Risk-Based Rule Lets NCUA Manage CU System
While we often focus on the challenges facing credit unions today, it’s easy to gloss over just how well positioned the system is in the financial services marketplace. Credit unions not only have tremendous financial strength, but also a powerful innovative and cooperative spirit that will make credit unions a catalyst for improving consumers’ financial lives for years to come.
Credit unions shined throughout the recession and have emerged on the other end stronger than ever. Credit unions had a record 11.5% capital in 2006, the year before the economic crisis started, and we now stand at more than 10.5% and are expected to surpass 11% by year-end.
We could very well end 2014 at a record level in capital.
We’ve seen the system manage a corporate credit union crisis through grit and commitment to the cooperative system. Credit unions fought through a front-end loaded corporate assessment system. Although the NCUA had 13 years to spread out the assessments, the agency strategically decided to put more of the burden in the early years, years where credit unions were struggling with a crippling economy.
Still and all, credit unions weathered the storm.
Credit unions outpaced banks in lending during the recession. Credit unions found new ways to innovate and are now leaders in serving consumers remotely with affordable, high-quality financial products. Credit unions’ commitment to emerging Hispanic markets and credit unions’ focus on meeting the challenges of the underserved is leading edge.
We are stronger than ever, yet we face maybe our toughest foe to date — excessive regulation. Credit unions have proven they can manage through tough economies. Credit unions can deal with changing demographics. Credit unions have mastered utilizing new technologies to deliver a better member experience. The challenge of excessive regulation may be more daunting than all of these challenges combined. If credit unions are being regulated to the past economic crisis, one that we may never see again, our prospects for helping consumers improve their financial lives today will continue to be challenged.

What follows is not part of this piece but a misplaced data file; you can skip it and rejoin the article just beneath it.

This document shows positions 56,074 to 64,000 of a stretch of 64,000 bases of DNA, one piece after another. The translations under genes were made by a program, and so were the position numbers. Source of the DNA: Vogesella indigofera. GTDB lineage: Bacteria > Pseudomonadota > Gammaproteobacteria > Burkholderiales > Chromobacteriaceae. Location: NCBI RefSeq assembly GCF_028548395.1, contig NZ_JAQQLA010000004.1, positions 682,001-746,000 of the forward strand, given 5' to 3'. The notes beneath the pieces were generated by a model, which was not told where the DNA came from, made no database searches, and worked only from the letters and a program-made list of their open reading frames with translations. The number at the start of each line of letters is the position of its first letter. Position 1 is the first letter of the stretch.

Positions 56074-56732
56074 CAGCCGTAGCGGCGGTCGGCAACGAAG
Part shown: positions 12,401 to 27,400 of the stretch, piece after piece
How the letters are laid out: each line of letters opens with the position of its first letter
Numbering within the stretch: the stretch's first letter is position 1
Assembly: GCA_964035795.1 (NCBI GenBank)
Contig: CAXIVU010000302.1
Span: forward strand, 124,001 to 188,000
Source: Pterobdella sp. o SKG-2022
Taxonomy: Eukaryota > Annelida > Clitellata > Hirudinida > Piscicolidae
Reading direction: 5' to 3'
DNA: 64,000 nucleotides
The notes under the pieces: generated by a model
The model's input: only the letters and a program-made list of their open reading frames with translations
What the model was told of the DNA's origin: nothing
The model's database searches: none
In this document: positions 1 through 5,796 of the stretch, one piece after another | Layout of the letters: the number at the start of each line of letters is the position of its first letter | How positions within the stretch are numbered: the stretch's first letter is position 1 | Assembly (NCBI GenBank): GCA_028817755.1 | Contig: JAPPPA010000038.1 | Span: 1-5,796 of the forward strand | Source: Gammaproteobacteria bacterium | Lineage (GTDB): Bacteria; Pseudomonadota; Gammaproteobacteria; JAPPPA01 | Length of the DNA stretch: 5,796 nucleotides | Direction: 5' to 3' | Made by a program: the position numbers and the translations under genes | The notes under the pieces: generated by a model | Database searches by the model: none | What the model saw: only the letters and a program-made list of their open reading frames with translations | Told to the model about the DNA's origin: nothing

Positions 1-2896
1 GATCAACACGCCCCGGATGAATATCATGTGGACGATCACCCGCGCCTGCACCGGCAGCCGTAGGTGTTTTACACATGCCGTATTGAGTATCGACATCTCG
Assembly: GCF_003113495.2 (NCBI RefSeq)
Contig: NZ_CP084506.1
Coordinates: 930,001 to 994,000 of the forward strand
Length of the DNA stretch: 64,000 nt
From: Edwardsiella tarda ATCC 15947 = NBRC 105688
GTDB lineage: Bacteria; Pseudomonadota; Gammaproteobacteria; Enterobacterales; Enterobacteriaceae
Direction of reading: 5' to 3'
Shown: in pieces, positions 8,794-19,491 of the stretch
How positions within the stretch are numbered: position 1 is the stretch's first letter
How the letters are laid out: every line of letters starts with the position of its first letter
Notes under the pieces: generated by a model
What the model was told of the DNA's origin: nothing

Already the CFPB’s qualified mortgage rule has changed the way many credit unions approach mortgage lending. There are now boxes into which applicants must neatly fit to get the types of mortgages the CFPB wants to see.
Credit unions have never been about cookie-cutter financial services. Working with our members’ unique challenges has been a thing of pride for credit unions. Now it’s being called into question because of a regulatory framework that is increasingly looking to box-in the product set of financial institutions.
While the CFPB has publicly lauded credit unions for not causing the mortgage crisis, it has failed to use its authority to exempt credit unions from many of its new rules that don’t fit our system and hurt members. Did credit unions really need to be harnessed with burdensome international remittance rules if they do more than 100 international remittances?
Of course not.
It has led to many CUs leaving that business and consumers suffer by having one less option. The QM rule will see many credit unions get out of or change the way they offer mortgages.
That brings us to one of the most potentially impactful proposed regulations the credit union system has ever seen — the NCUA’s Risk Based Net Worth proposal. Make no mistake, this is not an overreaction, the RBNW proposal will have lasting impact if it is not significantly altered. I have tremendous respect for the role NCUA has to play in regulating the innovative, dynamic credit union system that puts serving members above anything else, but NCUA must in turn respect the system it is regulating.